Campaign Insurance

notv
It’s a campaign year and advertising’s already blitzing.  The candidates and their super pacs are spending millions trying to influence you and me.

So, our challenge will be to live in relative peace while these tea pot skirmishers whistle all around us. Fortunately, it’s pretty easy to avoid their de-civilizing influence, since their campaigns require us to become more than passive observers.

I won’t minimize the danger. These peddlers are experienced professionals. They know which heartstrings yield maximum emotional response, and they know how to pull every single one of them. Their curious science of consent engineering leverages normal human cognitive facilities to cruelly manipulate belief. 

They could make me vote for a chicken if I let them in. You, too.

So, I’ve adopted a few tried-and-true defenses, I call them My Campaign Insurance, which I re-deploy every campaign season Slip over here for more ...

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The Invisible Hum

invisiblehum
Piracy used to concern me deeply. Over a decade ago, I discovered than an ex-business partner had been passing off stuff I owned as his own, so I consulted with an intellectual property attorney. He determined that I did own the stuff, then sent a nasty gram to the offender, who simply denied the facts. “Well, you could sue him,” the attorney reported. “That will cost you over a hundred thousand dollars, and even if the court finds in your favor, they’ll be no way to force them to pay up or prevent them from just changing their company name and continuing the practice.”

This was humbling news. My copyright clearly designated ownership, but gave me no protection against unscrupulous operators. So, I called up my ex-partner and told him that I would make a point of telling prospective clients to watch out for him, as he was a pirate. “If you do that, I’ll sue!” he sputtered. “Great,” I thought, then my insurance will cover the cost of litigation, and I will most certainly win.”

Turns out that there’s a ton of law against unscrupulous operators, but exercising the rights granted under those laws gets problematic. Anything I create could be swiped at any time, and I’m unlikely to even know about it, let alone have actual recourse. Now, the monied segment of the content industry lobbies Congress to pass new stricter laws to ‘prevent intellectual property piracy.’ Might as well throw in a rider banning lustful thoughts while they’re at it. Slip over here for more ...

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The Pleasing Paradox

paradox1
The Pleasing Paradox

I recently worked with a group that was trying hard to make their customers happy. Their customers were, likewise, also focused upon making their customers happy. The whole place felt self-sacrificial, as if the key to success could be found in doing whatever it takes to please others. No one seemed terribly happy with the results.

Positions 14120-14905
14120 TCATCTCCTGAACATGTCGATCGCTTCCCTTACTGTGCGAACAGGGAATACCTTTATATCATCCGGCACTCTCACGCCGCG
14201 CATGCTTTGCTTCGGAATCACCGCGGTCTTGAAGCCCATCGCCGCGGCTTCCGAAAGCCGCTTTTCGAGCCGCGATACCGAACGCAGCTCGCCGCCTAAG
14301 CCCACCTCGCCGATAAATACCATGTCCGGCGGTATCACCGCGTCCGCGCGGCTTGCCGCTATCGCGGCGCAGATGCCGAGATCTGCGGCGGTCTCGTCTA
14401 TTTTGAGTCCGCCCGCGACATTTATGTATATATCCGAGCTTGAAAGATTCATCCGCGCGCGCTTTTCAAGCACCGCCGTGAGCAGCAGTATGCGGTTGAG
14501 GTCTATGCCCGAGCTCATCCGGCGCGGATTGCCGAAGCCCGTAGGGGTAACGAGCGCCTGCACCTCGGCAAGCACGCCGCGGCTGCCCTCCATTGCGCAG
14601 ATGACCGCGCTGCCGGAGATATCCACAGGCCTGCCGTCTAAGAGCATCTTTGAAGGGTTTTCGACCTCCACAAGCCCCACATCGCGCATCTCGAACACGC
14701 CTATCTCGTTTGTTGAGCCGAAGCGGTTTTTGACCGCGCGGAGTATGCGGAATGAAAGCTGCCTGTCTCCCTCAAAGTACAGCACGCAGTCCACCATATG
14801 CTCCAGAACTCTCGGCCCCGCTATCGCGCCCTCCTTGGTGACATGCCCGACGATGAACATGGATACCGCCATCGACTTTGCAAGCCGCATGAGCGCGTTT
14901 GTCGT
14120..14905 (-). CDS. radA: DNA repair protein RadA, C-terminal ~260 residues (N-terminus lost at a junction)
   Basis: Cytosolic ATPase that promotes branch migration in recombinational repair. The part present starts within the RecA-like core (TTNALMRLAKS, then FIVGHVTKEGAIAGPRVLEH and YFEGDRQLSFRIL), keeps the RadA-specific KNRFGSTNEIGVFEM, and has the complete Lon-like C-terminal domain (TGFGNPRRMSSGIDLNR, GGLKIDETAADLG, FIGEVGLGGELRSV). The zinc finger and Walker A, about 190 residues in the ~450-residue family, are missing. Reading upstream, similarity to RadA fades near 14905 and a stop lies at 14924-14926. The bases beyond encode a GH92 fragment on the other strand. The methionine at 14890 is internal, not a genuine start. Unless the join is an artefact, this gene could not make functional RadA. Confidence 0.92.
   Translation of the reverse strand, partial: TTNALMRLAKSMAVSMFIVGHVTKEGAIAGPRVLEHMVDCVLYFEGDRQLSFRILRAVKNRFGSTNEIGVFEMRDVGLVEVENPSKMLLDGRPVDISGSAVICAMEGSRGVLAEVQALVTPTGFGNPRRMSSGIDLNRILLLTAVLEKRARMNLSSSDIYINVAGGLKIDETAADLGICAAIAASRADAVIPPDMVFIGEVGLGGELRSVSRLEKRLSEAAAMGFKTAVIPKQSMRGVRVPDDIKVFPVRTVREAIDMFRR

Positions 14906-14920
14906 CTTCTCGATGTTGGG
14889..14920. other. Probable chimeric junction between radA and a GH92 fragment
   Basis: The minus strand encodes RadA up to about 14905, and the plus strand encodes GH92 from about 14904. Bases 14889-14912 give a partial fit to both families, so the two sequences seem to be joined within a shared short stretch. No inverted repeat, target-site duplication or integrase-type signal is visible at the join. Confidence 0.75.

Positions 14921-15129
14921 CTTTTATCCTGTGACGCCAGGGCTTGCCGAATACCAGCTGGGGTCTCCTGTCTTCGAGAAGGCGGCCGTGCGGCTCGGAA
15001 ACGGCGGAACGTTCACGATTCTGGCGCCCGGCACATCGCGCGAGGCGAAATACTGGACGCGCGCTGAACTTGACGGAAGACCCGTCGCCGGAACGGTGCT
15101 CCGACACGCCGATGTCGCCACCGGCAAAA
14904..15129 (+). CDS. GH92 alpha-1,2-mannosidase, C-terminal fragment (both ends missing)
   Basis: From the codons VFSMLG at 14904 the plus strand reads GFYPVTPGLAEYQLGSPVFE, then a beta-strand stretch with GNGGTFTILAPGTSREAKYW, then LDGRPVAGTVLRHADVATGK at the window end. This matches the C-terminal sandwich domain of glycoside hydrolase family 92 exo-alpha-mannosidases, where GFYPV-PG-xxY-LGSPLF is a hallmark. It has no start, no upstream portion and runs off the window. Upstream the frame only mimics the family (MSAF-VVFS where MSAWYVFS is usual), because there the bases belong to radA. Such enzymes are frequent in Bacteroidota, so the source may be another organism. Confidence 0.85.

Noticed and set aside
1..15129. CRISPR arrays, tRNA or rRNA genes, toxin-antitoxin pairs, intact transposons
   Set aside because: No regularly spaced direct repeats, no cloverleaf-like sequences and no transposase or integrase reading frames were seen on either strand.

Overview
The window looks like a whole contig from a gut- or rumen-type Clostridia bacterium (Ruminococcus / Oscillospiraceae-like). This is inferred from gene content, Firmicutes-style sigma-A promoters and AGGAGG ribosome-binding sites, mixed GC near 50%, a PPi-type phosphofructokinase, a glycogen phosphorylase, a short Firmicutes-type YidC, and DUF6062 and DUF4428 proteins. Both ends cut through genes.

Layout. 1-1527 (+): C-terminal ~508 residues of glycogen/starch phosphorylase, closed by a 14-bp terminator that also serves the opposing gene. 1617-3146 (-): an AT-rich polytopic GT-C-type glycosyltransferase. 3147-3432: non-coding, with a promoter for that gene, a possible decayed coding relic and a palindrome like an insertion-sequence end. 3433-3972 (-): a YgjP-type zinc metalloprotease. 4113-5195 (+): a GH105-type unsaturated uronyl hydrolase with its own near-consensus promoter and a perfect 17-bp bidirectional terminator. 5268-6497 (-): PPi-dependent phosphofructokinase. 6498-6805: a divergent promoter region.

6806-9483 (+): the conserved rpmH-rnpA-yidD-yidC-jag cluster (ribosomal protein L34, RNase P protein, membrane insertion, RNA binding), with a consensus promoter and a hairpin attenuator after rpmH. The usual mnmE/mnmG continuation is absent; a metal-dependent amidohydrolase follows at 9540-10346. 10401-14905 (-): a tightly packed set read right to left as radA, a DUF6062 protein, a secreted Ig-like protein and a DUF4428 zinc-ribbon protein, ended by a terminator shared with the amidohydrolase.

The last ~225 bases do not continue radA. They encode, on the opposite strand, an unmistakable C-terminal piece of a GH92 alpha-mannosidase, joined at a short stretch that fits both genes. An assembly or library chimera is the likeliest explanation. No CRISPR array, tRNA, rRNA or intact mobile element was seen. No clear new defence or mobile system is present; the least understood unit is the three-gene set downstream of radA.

They were playing into The Pleasing Paradox. Studies have shown that the most satisfied customers have had one or more disappointing experience with their service provider. Recovery creates more satisfied customers than flawless delivery ever does.

The challenge is to be of service without becoming servile. We shouldn’t elevate any customer to the role of superior being, but treat each with human respect. 

Human respect does not involve treating others as if they were superior or defining your self through their expectations just because they're paying the bill. Human respect means being responsible, not overly responsible— a curious form of irresponsibility. Don’t cut others' meat for them.

Human respect demands that I respect myself so that I can respect others. Whenever I take that humbling step down and backwards, I can lose my own self respect, and thereby forfeit my ability to really respect—or be of real service—to anyone else. When I can engage with my customer as a peer, we both seem more satisfied with the result. Slip over here for more ...

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New Shoes


showboxshoes
New shoes,
fresh out of the box today,
they’ll smell like something I’m proud to say
belongs to me, for a few days, anyway.


My old shoes
fit like they were a part of me.
Though they couldn’t hold the shine I’d used to see;
I could not believe when they’d started to leak.

So I bought new shoes,
Though the old style’s discontinued now,
I found something close to my familiar style,
I’m not yet sure these’ll really work in the long run, still,
Time’ll tell.

It’s a new year,
foisted from some midnight haze;
they tell me it’s the end of the good old days,
I knew so well. I say, “Oh Hell, I know this well.”

It’s like new shoes.
An alien presence for a time,
but soon even these will loose their shine
and that curious smell, and I will come to know them as well
as my old ones.




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